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A Militiaman Holding a Berkemeyer,…

Frans Hals, c. 1628 - c. 1630, painting, SK-A-135

This cheery young man is raising his glass as if to propose a toast. Although the fashion was then for intricate, detailed paintings, Hals applied his paints with quick, confident strokes. This style of painting gives the subject a real sense of movement. This is most obvious with the right hand.

On display in Gallery of Honour

Still Life with Asparagus

Adriaen Coorte, 1697, painting, SK-A-2099

Most of Coorte’s paintings are small, intimate still lifes. With their simple subjects - asparagus, or berries - his paintings contrast starkly with the magnificent, extravagant still lifes then in vogue. Those pictures are all about the profusion of valuable objects and foods, while here the…

On display in room 2.24

The Fête champêtre

Dirck Hals, 1627, painting, SK-A-1796

Dirck Hals mostly painted people enjoying themselves, yet often included a moral message. In this painting of an ostensibly frivolous party, the chained monkey in the foreground represents man living in sin and unable to free himself. It is an admonition to the viewer to avoid licentious behaviour.…

On display in room 2.6

Banquet at the Crossbowmen’s Guild…

Bartholomeus van der Helst, 1648, painting, SK-C-2

Civic guards were the city’s militia. They were volunteers. In Amsterdam, each district had its own company with its own headquarters. In the 17th century, larger and grander buildings were built. Group portraits of the members lined the walls. In 1648, Van der Helst immortalised this Amsterdam…

On display in room 2.8

The Art Gallery of Jan…

Adriaan de Lelie, 1794 - 1795, painting, SK-A-4100

In 1792, Gildemeester, a merchant, turned two large rooms at his house on Amsterdam’s Herengracht into an art gallery. Here he stands proudly at the centre of the front room, speaking with one of his guests. Visitors are examining famous paintings, including a Rembrandt - above Gildemeester’s head.…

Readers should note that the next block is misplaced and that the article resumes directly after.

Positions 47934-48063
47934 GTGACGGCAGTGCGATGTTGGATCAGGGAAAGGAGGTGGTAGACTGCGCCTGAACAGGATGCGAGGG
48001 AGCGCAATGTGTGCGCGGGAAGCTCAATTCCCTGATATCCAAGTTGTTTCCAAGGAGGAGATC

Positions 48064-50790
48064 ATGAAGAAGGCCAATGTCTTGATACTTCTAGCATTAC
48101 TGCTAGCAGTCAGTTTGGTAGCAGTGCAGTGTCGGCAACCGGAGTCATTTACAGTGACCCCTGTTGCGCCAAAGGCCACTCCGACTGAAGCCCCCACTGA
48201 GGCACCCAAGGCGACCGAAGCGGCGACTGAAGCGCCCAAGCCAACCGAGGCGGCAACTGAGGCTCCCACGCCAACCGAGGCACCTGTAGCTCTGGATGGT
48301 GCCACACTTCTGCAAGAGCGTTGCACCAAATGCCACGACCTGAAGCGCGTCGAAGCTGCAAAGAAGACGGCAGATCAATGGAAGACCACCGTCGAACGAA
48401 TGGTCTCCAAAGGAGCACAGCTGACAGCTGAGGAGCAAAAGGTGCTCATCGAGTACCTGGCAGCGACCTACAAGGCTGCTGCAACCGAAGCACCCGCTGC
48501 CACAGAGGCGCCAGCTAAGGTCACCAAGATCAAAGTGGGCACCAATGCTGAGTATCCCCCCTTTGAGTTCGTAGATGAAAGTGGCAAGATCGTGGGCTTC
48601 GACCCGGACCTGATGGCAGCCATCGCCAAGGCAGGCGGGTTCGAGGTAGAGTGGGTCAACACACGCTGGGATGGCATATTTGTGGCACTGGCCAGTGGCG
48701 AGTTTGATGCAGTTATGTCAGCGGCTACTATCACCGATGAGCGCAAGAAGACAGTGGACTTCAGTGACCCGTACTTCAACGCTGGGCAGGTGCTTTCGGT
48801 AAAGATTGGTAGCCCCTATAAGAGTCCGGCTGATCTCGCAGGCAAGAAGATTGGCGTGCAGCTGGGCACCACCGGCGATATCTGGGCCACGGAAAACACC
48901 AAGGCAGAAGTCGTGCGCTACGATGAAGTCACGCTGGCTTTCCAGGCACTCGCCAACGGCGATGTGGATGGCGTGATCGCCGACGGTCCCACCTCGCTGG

On display in room 1.10

The Massacre of the Innocents

Cornelis Cornelisz. van Haarlem, 1590, painting, SK-A-128

On display in room 2.1

Portrait of William I, Prince of…

Adriaen Thomasz. Key, c. 1579, painting, SK-A-3148

Of all the nobles in the Low Countries to join the revolt against the Spanish crown, the foremost was William of Orange (1533-1584). Raised at the court of Charles V, he was a consummate diplomat: hence his nickname, the Silent. He emerged as the leader of the insurrection against Spain. In 1580,…

On display in room 2.1

The Well-stocked Kitchen, with…

Joachim Bueckelaer, 1566, painting, SK-A-1451

It is not the profusion of vegetables, fruit, meat, poultry and kitchenware displayed here by these housemaids that forms the main theme of this painting. It is Jesus visiting Mary and Martha, shown almost as an aside in the distance. The contrast between foreground and background contains the moral…

On display in room 0.6

A Windmill on a Polder Waterway,…

Paul Joseph Constantin Gabriël, c. 1889, painting, SK-A-1505

‘Our country is colourful, juicy, fat. (...) I repeat, our country is not dull, not even in dull weather, the dunes are not dull either’, Constant Gabriël wrote in a letter. Unlike many artists of the Hague School, he preferred painting fine summer days. Here there are two: the grass, sky and…

On display in room 1.18

Portrait of a Member of the Van der…

Cornelis Troost, 1736, painting, SK-A-3948

The portrait conveys a sense of convivial hospitality, as if the man were inviting us into his home to enjoy his art and music. In a typically 18th-century way, the portrait has no sense of distance, of authority. It introduces us directly to the open personality of this enthusiastic young member of…

On display in room 1.1